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Cacoperdo v. Demosthenes

filed: October 4, 1994.

DOMINICK CACOPERDO, PETITIONER-APPELLANT,
v.
PETER DEMOSTHENES; THE ATTORNEY GENERAL OF THE STATE OF NEVADA, RESPONDENTS-APPELLEES.



Appeal from the United States District Court for the District of Nevada. D.C. No. CV-90-00037-ECR. Edward C. Reed, Jr., District Judge, Presiding.

Before: J. Clifford Wallace, Chief Judge, Charles Wiggins, Circuit Judge, and Howard B. Turrentine,*fn* District Judge. Opinion by Chief Judge Wallace.

Author: Wallace

WALLACE, Chief Judge:

Cacoperdo was convicted in Nevada state court of ten counts of sexually assaulting his three teenaged stepdaughters. After unsuccessfully pursuing a direct appeal and state habeas corpus relief, Cacoperdo filed a petition for a writ of habeas corpus in federal district court. He now appeals from the district court's order denying his petition. The district court had jurisdiction under 28 U.S.C. § 2254. We have jurisdiction over this timely appeal pursuant to 28 U.S.C. § 2253.

To merit federal habeas relief, Cacoperdo must demonstrate that his imprisonment is "in violation of the Constitution or laws or treaties of the United States." 28 U.S.C. § 2254(a); Bashor v. Risley, 730 F.2d 1228, 1232 (9th Cir.) (Bashor), cert. denied, 469 U.S. 838, 83 L. Ed. 2d 77, 105 S. Ct. 137 (1984). We review the district court's denial of Cacoperdo's petition for a writ of habeas corpus de novo. Adams v. Peterson, 968 F.2d 835, 843 (9th Cir. 1992) (en banc), cert. denied, 123 L. Ed. 2d 448, 113 S. Ct. 1818 (1993). We hold that Cacoperdo failed to make the required showing and therefore affirm.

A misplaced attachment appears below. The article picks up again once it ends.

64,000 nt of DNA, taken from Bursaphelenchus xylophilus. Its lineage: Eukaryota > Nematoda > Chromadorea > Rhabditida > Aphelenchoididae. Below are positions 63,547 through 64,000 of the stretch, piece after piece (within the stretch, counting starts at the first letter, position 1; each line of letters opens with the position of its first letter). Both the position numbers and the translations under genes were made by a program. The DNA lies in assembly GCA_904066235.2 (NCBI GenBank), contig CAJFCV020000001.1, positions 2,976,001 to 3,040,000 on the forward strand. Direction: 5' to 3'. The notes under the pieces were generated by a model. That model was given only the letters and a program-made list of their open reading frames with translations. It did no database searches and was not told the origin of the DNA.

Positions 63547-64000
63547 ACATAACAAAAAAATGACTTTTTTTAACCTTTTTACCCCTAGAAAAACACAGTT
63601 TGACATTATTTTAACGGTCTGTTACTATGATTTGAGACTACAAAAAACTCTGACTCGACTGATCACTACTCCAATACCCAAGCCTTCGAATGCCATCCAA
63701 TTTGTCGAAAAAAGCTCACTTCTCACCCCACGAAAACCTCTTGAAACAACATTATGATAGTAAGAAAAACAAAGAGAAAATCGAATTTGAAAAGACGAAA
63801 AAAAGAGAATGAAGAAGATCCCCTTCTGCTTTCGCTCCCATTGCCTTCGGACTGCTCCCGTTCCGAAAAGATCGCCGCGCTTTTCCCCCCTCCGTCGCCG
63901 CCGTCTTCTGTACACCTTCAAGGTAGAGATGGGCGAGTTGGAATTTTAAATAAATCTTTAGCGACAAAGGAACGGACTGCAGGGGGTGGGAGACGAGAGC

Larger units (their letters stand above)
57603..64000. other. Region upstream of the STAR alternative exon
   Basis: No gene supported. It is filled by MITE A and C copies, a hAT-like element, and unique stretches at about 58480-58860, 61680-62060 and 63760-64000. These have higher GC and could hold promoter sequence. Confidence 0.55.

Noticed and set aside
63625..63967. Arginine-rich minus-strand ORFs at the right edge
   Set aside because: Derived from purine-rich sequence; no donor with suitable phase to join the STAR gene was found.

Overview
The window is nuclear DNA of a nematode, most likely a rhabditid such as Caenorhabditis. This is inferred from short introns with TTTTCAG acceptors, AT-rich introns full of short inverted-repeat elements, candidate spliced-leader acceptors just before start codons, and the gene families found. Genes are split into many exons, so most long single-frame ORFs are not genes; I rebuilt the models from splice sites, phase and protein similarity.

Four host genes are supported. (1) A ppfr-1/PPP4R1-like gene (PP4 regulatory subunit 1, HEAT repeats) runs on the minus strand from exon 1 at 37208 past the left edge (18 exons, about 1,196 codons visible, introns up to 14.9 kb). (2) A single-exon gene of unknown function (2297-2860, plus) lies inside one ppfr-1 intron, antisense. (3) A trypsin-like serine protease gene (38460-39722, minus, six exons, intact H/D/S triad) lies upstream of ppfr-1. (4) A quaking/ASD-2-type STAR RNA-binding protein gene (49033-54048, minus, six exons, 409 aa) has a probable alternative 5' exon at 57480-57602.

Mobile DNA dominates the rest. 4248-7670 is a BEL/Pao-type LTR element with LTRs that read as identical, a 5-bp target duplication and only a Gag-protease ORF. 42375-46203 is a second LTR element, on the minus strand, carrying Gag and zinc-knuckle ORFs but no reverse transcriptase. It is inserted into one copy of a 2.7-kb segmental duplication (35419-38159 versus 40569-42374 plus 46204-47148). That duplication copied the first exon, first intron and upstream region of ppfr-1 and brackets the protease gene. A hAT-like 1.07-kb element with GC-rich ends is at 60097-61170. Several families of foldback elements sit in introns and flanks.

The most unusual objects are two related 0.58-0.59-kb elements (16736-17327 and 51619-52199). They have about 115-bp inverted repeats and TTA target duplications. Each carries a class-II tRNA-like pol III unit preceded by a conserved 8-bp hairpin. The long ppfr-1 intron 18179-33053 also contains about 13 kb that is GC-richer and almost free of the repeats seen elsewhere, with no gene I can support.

I

Cacoperdo argues that the state trial court violated his due process rights by mechanically sentencing him to life in prison on each count without considering either the different facts and circumstances of each count or the possibility of rehabilitation. This claim was not addressed by the district court.

Cacoperdo argues that the issue was "inartfully pled." This is an understatement. In his pro se federal habeas petition, Cacoperdo did not challenge the state trial court's failure to evaluate individually each count when imposing the sentence or its failure to consider the possibility of rehabilitation. These issues were raised for the first time in a Traverse, which the district court allowed Cacoperdo to file in order "to present additional argument and legal authority, but not to raise substantively new issues or claims."

The district court twice ordered Cacoperdo to file a Statement of Additional Claims or Grounds for Relief, and specifically called his attention to a possible additional claim raised in the Traverse. Despite these two orders, Cacoperdo failed to file either an amended petition or a statement of additional claims. The district court then issued an order limiting review to the petition.

A Traverse is not the proper pleading to raise additional grounds for relief. In order for the State to be properly advised of additional claims, they should be presented in an amended petition or, as ordered in this case, in a statement of additional grounds. Then the State can answer and the action can proceed. We conclude that Cacoperdo did not properly raise this claim in the district court. Habeas claims that are not raised before the district court in the petition are not cognizable on appeal. King v. Rowland, 977 F.2d 1354, 1357 (9th Cir. 1992) (King).

II

Cacoperdo argues that he was denied due process because the state trial court imposed six of the sentences consecutively, without explaining its rationale or giving any authority in support of its decision. The decision whether to impose sentences concurrently or consecutively is a matter of state criminal procedure and is not within the purview of federal habeas corpus. Ramirez v. Arizona, 437 F.2d 119, 120 (9th Cir. 1971).

III

Cacoperdo contends that his sentence constitutes cruel and unusual punishment because he will not be eligible for parole until he has served at least 40 years in prison. This is a severe sentence. But "outside the context of capital punishment, successful challenges to the proportionality of particular sentences will be exceedingly rare." Solem v. Helm, 463 ...


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